Thursday, September 1, 2011
My Chocolate Chip Cookies
Do you love chocolate chip cookies? At the UW Hillel Café, chocolate chip cookies became my specialty. A few years ago, they were even referred to as “crack cookies” ... you have no idea how that warms my heart and makes me smile!
Chocolate chip cookies emerged as the most popular baked good in the café. In an effort to mix it up a bit over the years I’ve baked other treats, too, including brownies, oatmeal cookies, raspberry streusel bars, lemon bars, peanut butter cookies and cheesecake bars. While the UW students happily indulged in these goodies, nothing flew out of the pastry case faster than the chocolate chip cookies. I’ve baked tens of thousands of them at this point and I am incredibly happy while baking them. They are my signature cookie. I joke about going in to withdrawal if I haven’t baked for a while, and it’s quite true. I love to bake just about everything, but chocolate chip cookies top my list.
These cookies are quite thick, soft and gooey with chocolate chips. They are based on the classic Nestle Toll House recipe. In order to create the extra thick cookie, I experimented with different baking methods and times until I had the exact process down. Definitely a lot of fun experimenting!
In the Hillel kitchen, there is a professional convection oven and this is where the cookie originated. At home, though, I do not have a convection oven, and I want to be able to make the cookies in a home kitchen. In order to achieve this, I needed to (notice the need part!) bake individual cookies, varying the temperatures and times to recreate the convection experience. I’m happy to report success! I found that by freezing the scoops of cookie dough for at least an hour and baking at a higher temperature, the cookies stayed dense and soft, a chocolaty joy to sink your teeth into. An added benefit is that you can keep a stash of raw cookie balls wrapped in your freezer and pull them out to bake as desired (perfect when Sam and Isaac needed cookies for their high school orchestra potluck last night!).
This is the recipe that is most requested by the students and Hillel program staff and I’m happy to share it here with you.
Chocolate Chip Cookies
Adapted slightly from the Nestle Toll House recipe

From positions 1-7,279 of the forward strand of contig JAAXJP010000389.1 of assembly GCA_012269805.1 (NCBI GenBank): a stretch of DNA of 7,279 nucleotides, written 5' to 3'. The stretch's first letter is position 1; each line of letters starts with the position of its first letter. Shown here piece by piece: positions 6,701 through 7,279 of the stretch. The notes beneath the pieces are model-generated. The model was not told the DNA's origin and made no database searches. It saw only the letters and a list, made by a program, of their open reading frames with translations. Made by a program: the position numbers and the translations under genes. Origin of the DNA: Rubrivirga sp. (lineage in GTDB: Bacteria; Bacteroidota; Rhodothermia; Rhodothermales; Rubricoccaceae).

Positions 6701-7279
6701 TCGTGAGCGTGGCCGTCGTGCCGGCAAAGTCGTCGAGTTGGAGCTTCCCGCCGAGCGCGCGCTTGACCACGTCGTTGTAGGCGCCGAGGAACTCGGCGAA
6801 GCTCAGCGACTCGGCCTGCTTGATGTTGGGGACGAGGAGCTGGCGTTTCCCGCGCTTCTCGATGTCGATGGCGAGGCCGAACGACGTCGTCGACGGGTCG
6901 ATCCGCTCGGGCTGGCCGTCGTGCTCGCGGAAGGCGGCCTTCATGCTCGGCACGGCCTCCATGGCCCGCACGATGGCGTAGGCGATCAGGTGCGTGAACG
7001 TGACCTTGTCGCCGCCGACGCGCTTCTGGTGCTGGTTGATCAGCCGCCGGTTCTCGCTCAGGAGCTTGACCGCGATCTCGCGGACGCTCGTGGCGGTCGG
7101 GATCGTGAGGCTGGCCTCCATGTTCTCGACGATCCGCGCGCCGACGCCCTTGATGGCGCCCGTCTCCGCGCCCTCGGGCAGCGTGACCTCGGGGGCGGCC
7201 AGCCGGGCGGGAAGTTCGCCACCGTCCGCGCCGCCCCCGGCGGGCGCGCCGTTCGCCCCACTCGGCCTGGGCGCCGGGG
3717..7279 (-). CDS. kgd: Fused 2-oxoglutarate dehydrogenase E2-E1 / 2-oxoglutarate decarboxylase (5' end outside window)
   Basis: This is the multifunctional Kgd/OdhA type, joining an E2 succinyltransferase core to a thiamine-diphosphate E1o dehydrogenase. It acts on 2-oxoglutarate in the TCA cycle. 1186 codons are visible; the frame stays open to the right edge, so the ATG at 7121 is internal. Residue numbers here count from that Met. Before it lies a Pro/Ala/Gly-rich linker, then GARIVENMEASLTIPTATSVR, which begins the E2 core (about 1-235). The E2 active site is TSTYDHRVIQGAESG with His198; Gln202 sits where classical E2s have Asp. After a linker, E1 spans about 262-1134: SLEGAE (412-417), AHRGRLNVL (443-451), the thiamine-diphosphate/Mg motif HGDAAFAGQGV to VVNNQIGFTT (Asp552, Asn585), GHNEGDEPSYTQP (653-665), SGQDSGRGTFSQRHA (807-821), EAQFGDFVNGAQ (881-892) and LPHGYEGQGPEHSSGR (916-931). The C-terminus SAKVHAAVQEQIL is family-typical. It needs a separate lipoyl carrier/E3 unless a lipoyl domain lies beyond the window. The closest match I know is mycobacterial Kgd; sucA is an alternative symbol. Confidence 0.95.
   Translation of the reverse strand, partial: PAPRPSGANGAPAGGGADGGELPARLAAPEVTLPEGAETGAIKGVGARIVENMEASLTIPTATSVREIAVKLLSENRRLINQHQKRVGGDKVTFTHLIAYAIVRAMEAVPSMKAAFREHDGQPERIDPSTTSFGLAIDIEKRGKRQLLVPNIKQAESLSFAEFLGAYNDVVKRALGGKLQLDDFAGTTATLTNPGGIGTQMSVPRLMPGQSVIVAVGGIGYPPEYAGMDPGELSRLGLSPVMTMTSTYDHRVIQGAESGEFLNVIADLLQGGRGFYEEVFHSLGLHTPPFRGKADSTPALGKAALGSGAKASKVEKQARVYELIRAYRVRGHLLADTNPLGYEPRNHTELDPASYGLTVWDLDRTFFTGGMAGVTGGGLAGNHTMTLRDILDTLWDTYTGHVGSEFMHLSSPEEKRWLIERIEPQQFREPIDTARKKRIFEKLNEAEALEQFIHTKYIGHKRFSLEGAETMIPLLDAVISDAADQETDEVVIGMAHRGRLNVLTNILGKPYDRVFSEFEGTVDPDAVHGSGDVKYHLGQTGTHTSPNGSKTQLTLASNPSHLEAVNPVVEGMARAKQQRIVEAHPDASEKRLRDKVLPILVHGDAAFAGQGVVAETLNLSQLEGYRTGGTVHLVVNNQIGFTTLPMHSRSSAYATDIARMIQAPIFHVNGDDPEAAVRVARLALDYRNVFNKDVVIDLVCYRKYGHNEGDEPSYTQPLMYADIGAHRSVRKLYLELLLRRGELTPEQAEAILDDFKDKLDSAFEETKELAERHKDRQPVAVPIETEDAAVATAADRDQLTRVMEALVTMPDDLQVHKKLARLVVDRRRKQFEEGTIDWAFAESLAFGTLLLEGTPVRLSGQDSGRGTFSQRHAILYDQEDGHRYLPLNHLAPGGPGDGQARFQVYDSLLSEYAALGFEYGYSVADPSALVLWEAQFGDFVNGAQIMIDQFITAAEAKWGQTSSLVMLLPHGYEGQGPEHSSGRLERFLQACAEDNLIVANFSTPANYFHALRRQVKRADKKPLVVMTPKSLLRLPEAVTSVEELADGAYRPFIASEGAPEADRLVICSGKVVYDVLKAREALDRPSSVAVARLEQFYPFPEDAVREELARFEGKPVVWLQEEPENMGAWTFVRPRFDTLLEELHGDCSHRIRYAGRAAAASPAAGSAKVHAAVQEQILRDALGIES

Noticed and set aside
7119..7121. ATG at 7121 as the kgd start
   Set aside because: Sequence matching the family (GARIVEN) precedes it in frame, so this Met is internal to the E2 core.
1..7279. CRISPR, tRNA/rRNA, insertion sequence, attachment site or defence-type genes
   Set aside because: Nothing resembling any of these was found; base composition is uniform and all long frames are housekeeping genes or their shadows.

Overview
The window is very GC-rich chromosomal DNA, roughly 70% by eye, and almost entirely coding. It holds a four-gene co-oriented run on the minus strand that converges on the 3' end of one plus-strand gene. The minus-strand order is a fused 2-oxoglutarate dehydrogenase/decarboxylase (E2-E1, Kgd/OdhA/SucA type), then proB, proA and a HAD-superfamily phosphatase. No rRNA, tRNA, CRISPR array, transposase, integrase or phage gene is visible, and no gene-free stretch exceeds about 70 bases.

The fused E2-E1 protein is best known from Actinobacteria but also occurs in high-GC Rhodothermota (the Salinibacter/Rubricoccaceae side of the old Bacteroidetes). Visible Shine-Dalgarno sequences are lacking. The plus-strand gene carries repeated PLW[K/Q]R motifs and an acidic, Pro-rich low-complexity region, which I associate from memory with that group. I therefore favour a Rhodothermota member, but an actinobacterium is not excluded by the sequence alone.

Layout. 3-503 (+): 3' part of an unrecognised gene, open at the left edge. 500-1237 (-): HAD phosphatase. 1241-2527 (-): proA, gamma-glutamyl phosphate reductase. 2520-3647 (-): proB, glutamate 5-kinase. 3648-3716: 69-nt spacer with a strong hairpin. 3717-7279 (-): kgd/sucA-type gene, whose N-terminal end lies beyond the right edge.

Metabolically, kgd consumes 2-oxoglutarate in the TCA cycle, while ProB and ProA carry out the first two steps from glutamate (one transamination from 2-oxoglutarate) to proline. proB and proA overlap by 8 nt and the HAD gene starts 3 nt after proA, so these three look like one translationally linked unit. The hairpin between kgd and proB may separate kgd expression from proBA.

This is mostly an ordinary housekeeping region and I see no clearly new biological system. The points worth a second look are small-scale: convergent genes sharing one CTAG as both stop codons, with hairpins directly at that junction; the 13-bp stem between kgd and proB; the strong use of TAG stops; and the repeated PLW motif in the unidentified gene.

Makes 21 cookies
1/2 cup (1 stick) unsalted butter, at room temperature
1/2 cup vegetable shortening, at room temperature
1/2 cup sugar
1 cup brown sugar
2 eggs, at room temperature
1 teaspoon vanilla
2 1/4 cups all-purpose flour
1 teaspoon baking soda
1 teaspoon salt
4 cups chocolate chips or chopped semi-sweet chocolate
In a large mixing bowl, combine the butter and shortening and beat together with a mixer until smooth (you can use a hand mixer or stand mixer). Add the sugar and brown sugar and continue mixing until smooth. Add the eggs and vanilla and mix.
In another bowl, stir together the flour, baking soda and salt. Slowly blend the flour mixture into the butter mixture. Using a wooden spoon, stir in the chocolate chips until combined.
Line a baking sheet with parchment paper. Drop 1/4 cup rounded scoops of the dough (I use a small ice cream scoop) on the baking sheet. If baking the same day, pop the tray uncovered in to your freezer for at least an hour until frozen. If baking at a later time, seal the tray well with plastic wrap (air is the enemy when freezing) and store in the freezer until ready to use.
Preheat the oven to 400 degrees and line a second baking sheet with parchment paper. Place 8-9 scoops of frozen dough on the sheet (if you bake more at a time they tend to spread into flat cookies). Bake for 13 minutes, until golden. They will be very soft. Let cookies sit for 5 minutes before moving to a cooling rack. Continue baking the remainder of the cookie dough.
**If you have a convection oven, bake the frozen cookies at 350 degrees for 9 minutes.